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The 2016 Society for Pentecostal Studies Convention in Review

Néstor Medina

Néstor Medina gave a spirited response to both Ken and Chris. He contended that a Pentecostal school should be clarified as one form of a multiplicity of Pentecostalisms with emphasis upon the plurality within the broad notion of what makes one “Pentecostal”. He further noted that it was in the first years that the various groups were segregated. He also contended against the interpretive triad of the Cleveland School of Spirit, Scripture, and Community (a book being written with that title by Ken Archer) as failing to account for cultural contexts which are particularized variously and not reflecting the broader scope of Pentecostalisms. He also argued that there is a lack of focus on where Pentecostals are going if social political and cultural contexts are what is informing this “School” and if this “School” should be determinative of what it means to be “Pentecostal”. He asked whether the “Cleveland School” might take action to actually make a difference in the world. In response to Chris Green, Néstor questioned the speculative nature of Chris’s theses. He challenged Chris on the relation of the divine and human natures of Jesus. He further suggested that Chris give precedence to the divine over the human, to John’s gospel over the Synoptics.

Later on Thursday, I attended one of the Biblical Studies Interest Group sessions. This one was on The Writings and Prophecy.

Camilla Belfon

Camilla Belfon presented on the role of memory in the reFormation of the Yehud. Sadly I missed the first half of her presentation, but in the second half she addressed the issues of how one might hear the relation of marrying the “foreigner” in earlier texts and in Ezra and Nehemiah. The move from acceptance to trying to identify who belongs and who does not played a significant role in the identity of reconstituted Yehud.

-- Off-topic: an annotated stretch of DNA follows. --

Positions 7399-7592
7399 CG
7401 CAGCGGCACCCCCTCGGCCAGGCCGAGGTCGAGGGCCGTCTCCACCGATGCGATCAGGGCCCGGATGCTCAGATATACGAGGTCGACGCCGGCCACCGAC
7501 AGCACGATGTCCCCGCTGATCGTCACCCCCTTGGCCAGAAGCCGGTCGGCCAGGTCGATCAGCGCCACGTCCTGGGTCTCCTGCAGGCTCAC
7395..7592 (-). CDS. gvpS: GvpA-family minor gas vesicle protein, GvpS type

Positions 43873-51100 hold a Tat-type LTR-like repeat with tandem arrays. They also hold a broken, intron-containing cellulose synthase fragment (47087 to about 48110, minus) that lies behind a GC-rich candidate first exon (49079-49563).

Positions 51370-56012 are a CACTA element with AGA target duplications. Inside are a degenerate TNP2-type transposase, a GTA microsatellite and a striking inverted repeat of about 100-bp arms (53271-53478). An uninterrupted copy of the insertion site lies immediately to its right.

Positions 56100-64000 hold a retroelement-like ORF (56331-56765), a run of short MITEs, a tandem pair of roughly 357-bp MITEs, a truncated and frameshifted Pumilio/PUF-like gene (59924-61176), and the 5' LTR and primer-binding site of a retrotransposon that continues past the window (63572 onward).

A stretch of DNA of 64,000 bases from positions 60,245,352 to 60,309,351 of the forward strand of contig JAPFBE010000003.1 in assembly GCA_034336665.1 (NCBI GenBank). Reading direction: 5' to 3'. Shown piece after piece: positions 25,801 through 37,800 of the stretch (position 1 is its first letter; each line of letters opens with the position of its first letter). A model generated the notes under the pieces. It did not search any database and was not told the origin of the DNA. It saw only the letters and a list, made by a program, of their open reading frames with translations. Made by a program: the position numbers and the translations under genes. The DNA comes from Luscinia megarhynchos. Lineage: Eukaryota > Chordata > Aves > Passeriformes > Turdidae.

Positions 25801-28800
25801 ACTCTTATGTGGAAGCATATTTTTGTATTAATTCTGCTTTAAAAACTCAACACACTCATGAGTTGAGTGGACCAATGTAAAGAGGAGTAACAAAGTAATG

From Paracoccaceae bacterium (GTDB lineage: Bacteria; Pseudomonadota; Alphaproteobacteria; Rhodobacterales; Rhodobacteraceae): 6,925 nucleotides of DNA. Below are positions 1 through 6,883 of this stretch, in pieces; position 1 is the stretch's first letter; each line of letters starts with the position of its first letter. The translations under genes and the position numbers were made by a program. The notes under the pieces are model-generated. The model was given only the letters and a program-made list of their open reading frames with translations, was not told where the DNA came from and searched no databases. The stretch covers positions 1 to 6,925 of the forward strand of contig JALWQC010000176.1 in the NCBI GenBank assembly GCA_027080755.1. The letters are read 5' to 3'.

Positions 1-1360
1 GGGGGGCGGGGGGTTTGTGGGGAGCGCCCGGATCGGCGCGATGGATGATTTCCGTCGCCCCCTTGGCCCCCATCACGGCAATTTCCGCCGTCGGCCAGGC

Isaac Lund

Following Camilla, Isaac Lund examined the continuity between the minstreling prophets of the pre-exilic period (in 1 Samuel) to the Sons of Asaph in Chronicles. He proposed that the Levitical singers replaced the prophetic band of the earlier period and inquired whether the prophetic office had passed to the Levites?

Matthias Wenk

Matthias Wenk presented the closing paper of that session by asking whether we should differentiate so sharply between OT and NT prophets and prophecy? He contended that the heart of Israel’s prophetic tradition was remembrance of God’s deeds rather than simply declaring what might be in the future. He further pointed to the NT context of 1 Corinthians 1-2 where he demonstrated the New Exodus motif as central to NT prophetic ministry. He posited that Christian kerygma and pneumatic revelation belong together. In essence he contended that prophecy is not simply inspiration, but memory.

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Category: In Depth, Winter 2016

About the Author: Rick Wadholm Jr., Ph.D. (Bangor University, Wales, UK), is Associate Professor of Old Testament at Assemblies of God Theological Seminary. Rick has pastored several rural congregations in North Dakota and Minnesota for 22 years and is ordained with the Assemblies of God (USA). He is a regular speaker for churches, camps and conferences. He enjoys reading and discussing theology and Biblical Studies, most particularly the works of Dietrich Bonhoeffer and Karl Barth. Rick is an active member of the Institute for Biblical Research, the International Bonhoeffer Society, the Society of Biblical Literature, the Society for Pentecostal Studies, and was the Executive Editor of The Pentecostal Educator published by the World Alliance for Pentecostal Theological Education (2013-2019). Rick is author and editor of numerous articles and books. He has helped found the Society for Pentecostal Studies Student Caucus. He also enjoys blogging on topics of translation, Biblical studies, pastoring and theology by contributing to four different blogs—his personal blogging adventures hosted at Facebook. Twitter.

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